WHAT IS AN OSTOMY?
What Is An Ostomy?
An ostomy is a surgically created opening connecting an internal organ to the surface of the body. Different kinds of ostomies are named for the organ involved. The most common types of ostomies in intestinal surgery are an “ileostomy” (connecting the ileal part of the small intestine to the abdominal wall) and a “colostomy” (connecting the colon, or, large intestine to the abdominal wall).
An ostomy may be temporary or permanent. A temporary ostomy may be required if the intestinal tract can’t be properly prepared for surgery because of blockage by disease or scar tissue. A temporary ostomy may also be created to allow inflammation or an operative site to heal without contamination by stool. Temporary ostomies can usually be reversed with minimal or no loss of intestinal function. A permanent ostomy may be required when disease, or its treatment, impairs normal intestinal function, or when the muscles that control elimination do not work properly or require removal. The most common causes of these conditions are low rectal cancer and inflammatory bowel disease.
WHAT ROLE DOES STRESS PLAY IN IBS?
IBS is not caused by stress. It is not a psychological or psychiatric disorder, however emotional stress may contribute to IBS. Many people may experience nausea or diarrhea when nervous or anxious. While we may not be able to control the effect stress has on our intestines, reducing the sources of stress in our lives may help to alleviate the symptoms of IBS.
HOW CAN I TELL IF THE PROBLEM IS IBS OR SOMETHING ELSE?
A careful medical history and physical examination by a colon and rectal surgeon or other physician are essential to exclude more serious disorders. Tests may include blood tests, stool tests, visual inspection of the inside of the colon with flexible sigmoidoscopy or colonoscopy, and x-ray studies. Fever, anemia, rectal bleeding and unexplained weight loss are not symptoms of IBS and need to be evaluated by your physician.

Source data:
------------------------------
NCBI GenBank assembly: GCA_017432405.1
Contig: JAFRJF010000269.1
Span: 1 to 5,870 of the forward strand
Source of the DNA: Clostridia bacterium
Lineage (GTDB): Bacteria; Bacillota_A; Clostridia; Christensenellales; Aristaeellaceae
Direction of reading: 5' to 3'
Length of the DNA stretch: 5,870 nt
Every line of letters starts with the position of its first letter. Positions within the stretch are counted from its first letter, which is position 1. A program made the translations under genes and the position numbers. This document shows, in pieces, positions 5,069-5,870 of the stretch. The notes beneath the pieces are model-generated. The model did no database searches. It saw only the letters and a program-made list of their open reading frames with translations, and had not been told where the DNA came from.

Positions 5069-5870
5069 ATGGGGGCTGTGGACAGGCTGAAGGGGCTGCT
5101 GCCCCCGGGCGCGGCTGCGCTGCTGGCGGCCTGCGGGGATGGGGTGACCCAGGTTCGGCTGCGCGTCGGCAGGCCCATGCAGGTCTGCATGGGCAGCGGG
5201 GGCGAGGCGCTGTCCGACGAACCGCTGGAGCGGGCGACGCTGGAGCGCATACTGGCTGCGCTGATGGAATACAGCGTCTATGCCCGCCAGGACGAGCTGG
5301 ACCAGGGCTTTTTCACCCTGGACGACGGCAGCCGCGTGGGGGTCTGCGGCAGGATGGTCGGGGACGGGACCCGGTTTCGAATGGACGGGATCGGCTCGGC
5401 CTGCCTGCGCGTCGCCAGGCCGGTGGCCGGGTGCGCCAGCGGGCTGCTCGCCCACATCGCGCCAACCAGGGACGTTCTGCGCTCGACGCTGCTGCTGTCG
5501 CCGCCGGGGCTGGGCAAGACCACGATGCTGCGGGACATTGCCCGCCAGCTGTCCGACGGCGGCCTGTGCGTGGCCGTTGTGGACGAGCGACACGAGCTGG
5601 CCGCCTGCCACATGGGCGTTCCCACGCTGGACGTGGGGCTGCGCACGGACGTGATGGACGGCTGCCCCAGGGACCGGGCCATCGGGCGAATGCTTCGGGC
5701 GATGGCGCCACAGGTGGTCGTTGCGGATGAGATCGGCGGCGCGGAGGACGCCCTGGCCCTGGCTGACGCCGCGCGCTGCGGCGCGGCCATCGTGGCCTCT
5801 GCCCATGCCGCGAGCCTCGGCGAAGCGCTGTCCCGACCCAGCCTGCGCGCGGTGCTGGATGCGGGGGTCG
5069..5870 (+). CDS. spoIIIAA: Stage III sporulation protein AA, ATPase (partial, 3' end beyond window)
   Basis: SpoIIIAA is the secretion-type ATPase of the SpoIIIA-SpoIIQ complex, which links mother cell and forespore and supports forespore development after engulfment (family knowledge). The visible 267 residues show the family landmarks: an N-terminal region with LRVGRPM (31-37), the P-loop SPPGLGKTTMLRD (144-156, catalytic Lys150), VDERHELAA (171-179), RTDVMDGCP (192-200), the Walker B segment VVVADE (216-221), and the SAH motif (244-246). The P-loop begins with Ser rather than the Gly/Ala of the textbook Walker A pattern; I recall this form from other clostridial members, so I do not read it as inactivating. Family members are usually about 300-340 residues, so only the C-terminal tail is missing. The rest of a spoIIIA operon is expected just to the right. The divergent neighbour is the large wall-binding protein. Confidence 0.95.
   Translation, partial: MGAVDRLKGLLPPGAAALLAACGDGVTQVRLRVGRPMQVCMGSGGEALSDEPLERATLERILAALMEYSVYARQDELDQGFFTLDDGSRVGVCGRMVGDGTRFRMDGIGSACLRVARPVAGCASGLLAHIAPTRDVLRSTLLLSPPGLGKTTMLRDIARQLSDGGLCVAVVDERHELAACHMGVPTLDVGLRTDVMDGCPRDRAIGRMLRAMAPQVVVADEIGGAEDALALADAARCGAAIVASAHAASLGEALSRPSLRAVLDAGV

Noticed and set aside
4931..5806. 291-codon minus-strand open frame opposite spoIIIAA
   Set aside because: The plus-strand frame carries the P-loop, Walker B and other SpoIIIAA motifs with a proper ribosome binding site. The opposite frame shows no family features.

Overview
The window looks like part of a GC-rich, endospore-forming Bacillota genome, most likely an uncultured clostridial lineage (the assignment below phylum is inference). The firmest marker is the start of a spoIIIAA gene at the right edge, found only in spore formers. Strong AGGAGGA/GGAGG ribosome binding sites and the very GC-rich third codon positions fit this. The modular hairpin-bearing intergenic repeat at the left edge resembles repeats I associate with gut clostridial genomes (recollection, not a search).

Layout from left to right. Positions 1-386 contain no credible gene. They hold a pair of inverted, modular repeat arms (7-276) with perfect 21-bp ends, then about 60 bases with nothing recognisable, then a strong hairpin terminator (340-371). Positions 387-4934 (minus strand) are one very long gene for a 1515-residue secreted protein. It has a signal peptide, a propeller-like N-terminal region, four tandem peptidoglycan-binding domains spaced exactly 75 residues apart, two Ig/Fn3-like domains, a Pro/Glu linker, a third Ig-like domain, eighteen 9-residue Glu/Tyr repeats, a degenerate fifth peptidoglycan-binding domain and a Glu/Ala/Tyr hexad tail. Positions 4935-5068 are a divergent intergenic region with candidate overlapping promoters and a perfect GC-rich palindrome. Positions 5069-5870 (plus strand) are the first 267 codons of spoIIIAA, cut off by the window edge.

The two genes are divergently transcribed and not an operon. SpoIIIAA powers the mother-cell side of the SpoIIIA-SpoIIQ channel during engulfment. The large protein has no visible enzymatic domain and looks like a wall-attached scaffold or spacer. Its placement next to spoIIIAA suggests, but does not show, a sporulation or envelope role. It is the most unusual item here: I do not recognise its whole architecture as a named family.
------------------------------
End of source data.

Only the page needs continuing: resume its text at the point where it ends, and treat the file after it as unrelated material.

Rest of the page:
HOW IS IBS TREATED?
Understanding that IBS is not a serious or life-threatening condition may relieve anxiety and stress, which often contribute to the problem. Stress reduction, use of behavioral therapy, biofeedback, relaxation or pain management techniques can help relieve the symptoms of IBS in some individuals. Use of a diary may help to identify certain foods or other factors that cause symptoms.
Mild to moderate symptoms can often be managed by dietary changes. Your physician may recommend avoiding meals that are too large or high in fatty or fried foods. Caffeine or alcohol may also cause cramps or diarrhea. Some types of sugar, such as sorbitol commonly used as a low-calorie sweetener and fructose, found naturally in honey and some fruits may be poorly absorbed by the gut and cause cramping and diarrhea. Gas-producing foods such as beans, cabbage, cauliflower, broccoli, Brussel sprouts, and onions may cause bloating and increased discomfort in people with IBS.
Increasing dietary fiber may help to improve IBS symptoms. Soluble fiber such as that found in citrus fruits, flaxseeds and legumes may help soften stool and lessen the severity of cramps. Insoluble fiber such as cellulose, cereals and bran can absorb water as it moves through the digestive tract and lessen diarrhea. In some people too much fiber can cause discomfort. Adding fiber to the diet gradually with adequate amounts of liquids may eliminate the discomfort.
Individuals with moderate to severe IBS may benefit from prescribed medication. Medications can help to control the symptoms of IBS but they do not cure the condition. Medications act directly on the intestinal muscles to help the contractions return to normal. Antidepressants in low doses have been shown to be helpful in some with IBS.
HOW LONG DOES THE TREATMENT TAKE TO RELIEVE SYMPTOMS?
Relief of IBS Symptoms is often a slow process. It may take six months or more for definite improvement to be appreciated. Patience is extremely important in dealing with this problem.
The tendency for the intestine to respond to stress will always be present. With attention to proper diet and in some cases, use of appropriate medications, the symptoms of IBS can be greatly improved or eliminated.
CAN IBS LEAD TO MORE SERIOUS PROBLEMS?
IBS does not cause cancer, bleeding or inflammatory bowel diseases, such as ulcerative colitis.